What’s this guy’s secret sauce, anyway?!? This quote from Jackman says it all: “I believe actually the more you do something, the less frightening it becomes because you start to realize the outcome is not as important as you think.”

Tina Fey told the story of how her co-star from 30 Rock, Tracy Morgan, had mispronounced the Aussie star’s name as, “Jack Hughman,” and that tickled me. If we were to name a kind of prototype male of the human species, it would be a name like Jack Human. And it would be a guy like Hugh Jackman.

I think the reason he’s such a success is that he doesn’t dwell on failures.

I know you don’t expect to hear a story about a celebrity on a prayer blog, but my theory is, you take wisdom from any source that rings true. Here’s something that can’t be denied: Hugh can do it. You can, too!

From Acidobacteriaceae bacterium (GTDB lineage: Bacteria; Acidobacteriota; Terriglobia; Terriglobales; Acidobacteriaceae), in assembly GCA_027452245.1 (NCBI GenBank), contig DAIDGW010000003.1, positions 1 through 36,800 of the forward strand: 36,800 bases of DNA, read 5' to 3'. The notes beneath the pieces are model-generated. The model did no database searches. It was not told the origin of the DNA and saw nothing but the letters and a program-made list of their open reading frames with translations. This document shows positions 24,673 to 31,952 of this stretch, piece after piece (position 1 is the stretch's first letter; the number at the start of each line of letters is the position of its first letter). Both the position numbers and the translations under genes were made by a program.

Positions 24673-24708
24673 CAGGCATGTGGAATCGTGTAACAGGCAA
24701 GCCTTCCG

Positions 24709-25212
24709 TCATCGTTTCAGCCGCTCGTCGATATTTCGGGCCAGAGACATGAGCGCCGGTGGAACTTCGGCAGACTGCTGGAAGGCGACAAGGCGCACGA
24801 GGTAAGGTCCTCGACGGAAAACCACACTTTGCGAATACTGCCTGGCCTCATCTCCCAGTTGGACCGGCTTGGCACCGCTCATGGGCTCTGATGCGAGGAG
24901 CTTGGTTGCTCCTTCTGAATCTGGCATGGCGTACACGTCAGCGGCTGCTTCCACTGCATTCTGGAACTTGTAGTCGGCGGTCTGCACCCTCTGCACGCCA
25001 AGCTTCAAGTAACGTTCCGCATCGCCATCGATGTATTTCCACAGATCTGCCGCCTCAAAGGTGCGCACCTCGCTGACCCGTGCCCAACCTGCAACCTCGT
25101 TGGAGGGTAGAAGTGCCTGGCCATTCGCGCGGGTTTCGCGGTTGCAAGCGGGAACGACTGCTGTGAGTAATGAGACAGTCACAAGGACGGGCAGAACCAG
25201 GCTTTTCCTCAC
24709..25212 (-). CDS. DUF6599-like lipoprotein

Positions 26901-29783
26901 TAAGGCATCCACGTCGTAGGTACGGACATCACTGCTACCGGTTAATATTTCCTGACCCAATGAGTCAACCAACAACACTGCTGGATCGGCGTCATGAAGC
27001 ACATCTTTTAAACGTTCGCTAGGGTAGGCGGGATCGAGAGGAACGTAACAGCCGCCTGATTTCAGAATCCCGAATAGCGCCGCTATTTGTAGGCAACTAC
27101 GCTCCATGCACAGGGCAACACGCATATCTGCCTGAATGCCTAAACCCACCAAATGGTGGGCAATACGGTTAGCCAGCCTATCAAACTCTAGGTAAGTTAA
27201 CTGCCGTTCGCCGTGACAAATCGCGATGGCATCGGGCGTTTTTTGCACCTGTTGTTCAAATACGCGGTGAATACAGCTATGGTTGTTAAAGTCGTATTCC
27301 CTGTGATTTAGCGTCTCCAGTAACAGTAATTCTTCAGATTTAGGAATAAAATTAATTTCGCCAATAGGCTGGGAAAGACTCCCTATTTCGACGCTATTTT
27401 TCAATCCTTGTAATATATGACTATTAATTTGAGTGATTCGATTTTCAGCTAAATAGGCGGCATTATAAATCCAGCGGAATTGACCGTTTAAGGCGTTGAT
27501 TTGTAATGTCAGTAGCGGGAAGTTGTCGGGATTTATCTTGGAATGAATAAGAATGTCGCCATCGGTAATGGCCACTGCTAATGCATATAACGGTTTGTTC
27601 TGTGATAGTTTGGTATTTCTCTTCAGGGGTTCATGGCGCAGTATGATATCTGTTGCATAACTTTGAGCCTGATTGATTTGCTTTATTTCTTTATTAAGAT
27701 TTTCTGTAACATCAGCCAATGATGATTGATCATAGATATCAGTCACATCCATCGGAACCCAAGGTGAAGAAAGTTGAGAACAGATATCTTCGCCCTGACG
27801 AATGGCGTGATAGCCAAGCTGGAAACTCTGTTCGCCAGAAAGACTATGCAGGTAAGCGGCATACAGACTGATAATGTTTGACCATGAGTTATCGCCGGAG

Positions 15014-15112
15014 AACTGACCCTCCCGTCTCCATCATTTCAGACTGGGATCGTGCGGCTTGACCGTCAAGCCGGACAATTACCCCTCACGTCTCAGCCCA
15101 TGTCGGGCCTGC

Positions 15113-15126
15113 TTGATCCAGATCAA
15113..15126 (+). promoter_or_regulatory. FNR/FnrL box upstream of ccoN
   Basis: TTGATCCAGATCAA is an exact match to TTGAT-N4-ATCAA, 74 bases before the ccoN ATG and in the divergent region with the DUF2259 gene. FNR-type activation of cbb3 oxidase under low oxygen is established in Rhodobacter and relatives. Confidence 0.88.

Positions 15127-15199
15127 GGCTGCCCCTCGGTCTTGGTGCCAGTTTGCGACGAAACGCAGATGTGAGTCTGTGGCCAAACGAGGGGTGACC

Take a deep breath and smile.

AugsburgThe easiest way to irritate me is to not listen. Interrupt me. Talk over me. Ignore me. And apparently I’m not the only one.

Early this past week, a group of high school students at a local high school held a demonstration. Their school district, Hazelwood, like many districts is facing money problems. They’ve tackled it by cutting band and orchestra, reducing activity buses, not replacing teachers. Students and parents have tried to attend board meetings.  Comments are closed. Meetings are moved behind closed doors.  No one is listening.

Students came up with a way to be heard.  They went after the district where it would hurt – statistics. Two hundred students walked out of finals. One hundred refused to return to class and were suspended. The seniors couldn’t walk in the graduation ceremony, those with A+ Scholarships (2 years of college tuition) lost the scholarships, and student athletes were kicked off their teams.